How Can We Use Less Electricity at Home?

Posted 2014-09-30
Written by
Category Household

Everyone wants to bring their power bill down. Spending less on electricity would benefit every household across the north. The first step to doing this is to reduce our use of electricity. The low water levels are making it more difficult to produce clean hydro-electricity and making it harder to get fuel to communities that depend on the barge for transportation, so any reduction in use can help the environment as well as your household finances.

To start, look around your home and see what is plugged in. Many electronics use power even when they are turned off – TV’s, DVD players, game boxes, microwave ovens, etc. - So invest in power bars for these items and turn off the power bar when they are not needed.

Make sure everything is turned off when nobody is in the room. Lights, TV’s and computers don’t need to be running if nobody is using them. And speaking of lights, replacing old incandescent light bulbs with LED light bulbs will save money and there is also a rebate available through the Energy Efficiency Incentive Program (EEIP).

Appliances use a lot of electricity. If your appliances are older, consider buying new Energy Star rated appliances. They use significantly less electricity and you can apply for an EEIP rebate for a fridge, freezer, or washer.

Check the manual for the most efficient way to run your appliances. For example, a fridge or freezer is more efficient when it is full, so fill up containers of water and store them in the fridge or freezer, or replace the fridge or freezer with a smaller model.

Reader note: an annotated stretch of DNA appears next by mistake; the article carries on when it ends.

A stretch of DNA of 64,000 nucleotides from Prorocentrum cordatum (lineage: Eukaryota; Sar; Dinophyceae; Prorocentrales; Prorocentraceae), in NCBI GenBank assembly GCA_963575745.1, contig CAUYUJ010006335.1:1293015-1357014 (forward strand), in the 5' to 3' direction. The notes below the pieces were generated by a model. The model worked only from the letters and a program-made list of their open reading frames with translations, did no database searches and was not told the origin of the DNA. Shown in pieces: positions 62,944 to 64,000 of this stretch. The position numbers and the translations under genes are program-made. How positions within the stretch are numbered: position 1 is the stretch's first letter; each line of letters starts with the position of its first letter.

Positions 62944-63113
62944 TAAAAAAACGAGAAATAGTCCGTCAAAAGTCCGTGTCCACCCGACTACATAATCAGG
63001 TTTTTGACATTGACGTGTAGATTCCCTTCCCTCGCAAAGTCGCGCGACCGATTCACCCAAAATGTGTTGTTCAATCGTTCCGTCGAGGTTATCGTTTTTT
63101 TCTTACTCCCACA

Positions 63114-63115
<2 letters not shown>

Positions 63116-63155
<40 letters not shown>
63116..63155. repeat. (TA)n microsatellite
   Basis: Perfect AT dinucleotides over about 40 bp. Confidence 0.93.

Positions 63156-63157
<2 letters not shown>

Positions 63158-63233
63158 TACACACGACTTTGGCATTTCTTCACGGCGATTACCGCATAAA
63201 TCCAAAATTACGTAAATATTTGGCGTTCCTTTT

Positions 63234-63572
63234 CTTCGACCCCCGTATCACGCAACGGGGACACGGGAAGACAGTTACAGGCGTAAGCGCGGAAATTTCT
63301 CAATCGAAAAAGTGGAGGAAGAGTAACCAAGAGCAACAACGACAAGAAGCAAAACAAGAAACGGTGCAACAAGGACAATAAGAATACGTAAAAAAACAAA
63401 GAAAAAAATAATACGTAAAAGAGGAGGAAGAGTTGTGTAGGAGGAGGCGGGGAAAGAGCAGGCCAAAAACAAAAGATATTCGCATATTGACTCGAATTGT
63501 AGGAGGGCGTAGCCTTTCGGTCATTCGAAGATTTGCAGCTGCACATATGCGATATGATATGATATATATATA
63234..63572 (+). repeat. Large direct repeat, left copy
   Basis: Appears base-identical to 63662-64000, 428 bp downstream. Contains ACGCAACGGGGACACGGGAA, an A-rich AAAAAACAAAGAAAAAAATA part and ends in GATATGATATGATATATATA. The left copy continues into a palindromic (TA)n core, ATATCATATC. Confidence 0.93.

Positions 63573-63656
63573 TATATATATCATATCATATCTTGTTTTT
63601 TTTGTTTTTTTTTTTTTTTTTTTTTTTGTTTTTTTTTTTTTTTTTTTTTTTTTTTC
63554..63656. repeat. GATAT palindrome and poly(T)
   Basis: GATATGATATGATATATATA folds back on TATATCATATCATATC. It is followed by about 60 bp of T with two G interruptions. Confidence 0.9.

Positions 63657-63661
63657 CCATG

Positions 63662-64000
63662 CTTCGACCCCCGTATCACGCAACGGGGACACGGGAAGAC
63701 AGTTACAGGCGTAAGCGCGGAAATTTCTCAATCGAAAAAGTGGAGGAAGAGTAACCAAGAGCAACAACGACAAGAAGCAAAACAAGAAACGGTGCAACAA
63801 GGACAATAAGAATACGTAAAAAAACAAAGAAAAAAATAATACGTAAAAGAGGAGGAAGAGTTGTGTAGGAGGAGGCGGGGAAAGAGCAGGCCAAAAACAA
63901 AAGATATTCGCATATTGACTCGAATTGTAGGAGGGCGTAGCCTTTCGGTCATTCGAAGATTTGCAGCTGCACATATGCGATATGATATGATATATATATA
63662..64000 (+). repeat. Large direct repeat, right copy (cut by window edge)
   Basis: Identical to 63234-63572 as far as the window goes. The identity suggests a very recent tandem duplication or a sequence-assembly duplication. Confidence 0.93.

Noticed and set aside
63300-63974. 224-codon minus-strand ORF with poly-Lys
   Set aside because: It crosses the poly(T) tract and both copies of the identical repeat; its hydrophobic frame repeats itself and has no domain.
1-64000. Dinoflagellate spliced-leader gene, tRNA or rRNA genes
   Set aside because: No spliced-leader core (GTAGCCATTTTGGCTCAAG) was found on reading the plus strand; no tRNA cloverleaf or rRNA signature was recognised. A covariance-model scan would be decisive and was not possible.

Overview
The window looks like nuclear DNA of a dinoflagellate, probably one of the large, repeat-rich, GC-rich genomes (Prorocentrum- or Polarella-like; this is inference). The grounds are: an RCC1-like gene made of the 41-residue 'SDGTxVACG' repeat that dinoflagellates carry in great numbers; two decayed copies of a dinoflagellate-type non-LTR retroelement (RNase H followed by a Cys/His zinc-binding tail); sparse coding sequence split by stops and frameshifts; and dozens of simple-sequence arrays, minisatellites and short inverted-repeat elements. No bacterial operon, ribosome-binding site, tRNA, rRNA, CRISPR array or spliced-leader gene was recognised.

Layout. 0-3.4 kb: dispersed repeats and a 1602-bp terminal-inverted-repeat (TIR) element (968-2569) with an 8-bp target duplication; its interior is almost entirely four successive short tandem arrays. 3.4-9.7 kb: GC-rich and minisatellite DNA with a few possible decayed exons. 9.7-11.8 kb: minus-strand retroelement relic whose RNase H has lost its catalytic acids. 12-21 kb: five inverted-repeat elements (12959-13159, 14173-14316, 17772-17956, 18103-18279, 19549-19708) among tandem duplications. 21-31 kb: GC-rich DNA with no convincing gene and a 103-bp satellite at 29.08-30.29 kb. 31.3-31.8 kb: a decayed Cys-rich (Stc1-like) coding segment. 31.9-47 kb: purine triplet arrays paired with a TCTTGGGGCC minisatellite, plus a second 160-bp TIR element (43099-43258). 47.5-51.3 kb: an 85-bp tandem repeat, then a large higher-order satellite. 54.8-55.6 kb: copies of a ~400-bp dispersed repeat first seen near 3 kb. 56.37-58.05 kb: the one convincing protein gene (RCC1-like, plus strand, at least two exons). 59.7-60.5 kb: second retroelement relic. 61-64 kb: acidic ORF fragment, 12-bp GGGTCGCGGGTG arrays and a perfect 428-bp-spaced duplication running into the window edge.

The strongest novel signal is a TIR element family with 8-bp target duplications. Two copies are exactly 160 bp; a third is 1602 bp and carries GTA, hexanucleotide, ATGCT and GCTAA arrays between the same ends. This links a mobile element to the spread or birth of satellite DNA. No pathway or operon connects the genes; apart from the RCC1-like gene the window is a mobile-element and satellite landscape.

Electric ovens and dryers both use a great deal of electricity.  Finding efficient alternatives to using these appliances may result in lower electrical use and therefore lower electricity bills. One option may be to invest in a small countertop toaster oven if you regularly cook small items.

Drying laundry on an indoor clothes rack will add humidity to your home, making it more comfortable and save the electricity needed to run the dryer and a humidifier.

A final item to look at is your electric hot water heater. Storing hot water at a high temperature uses a great deal of electricity. It makes sense to turn down the temperature on the water heater and conserve hot water use by installing low flow shower heads and faucets. Another option for some homes is to replace the electric water heater with an on demand system that heats the water as it is used, rather than storing hot water all the time.  

And remember, if you are going away for a few days, make sure you unplug everything and turn off the breaker to your hot water heater, so you can come home to a lower power bill to offset the holiday costs!

For information on the amount of electricity that various items use, see the Northwest Territories Power Corporation website.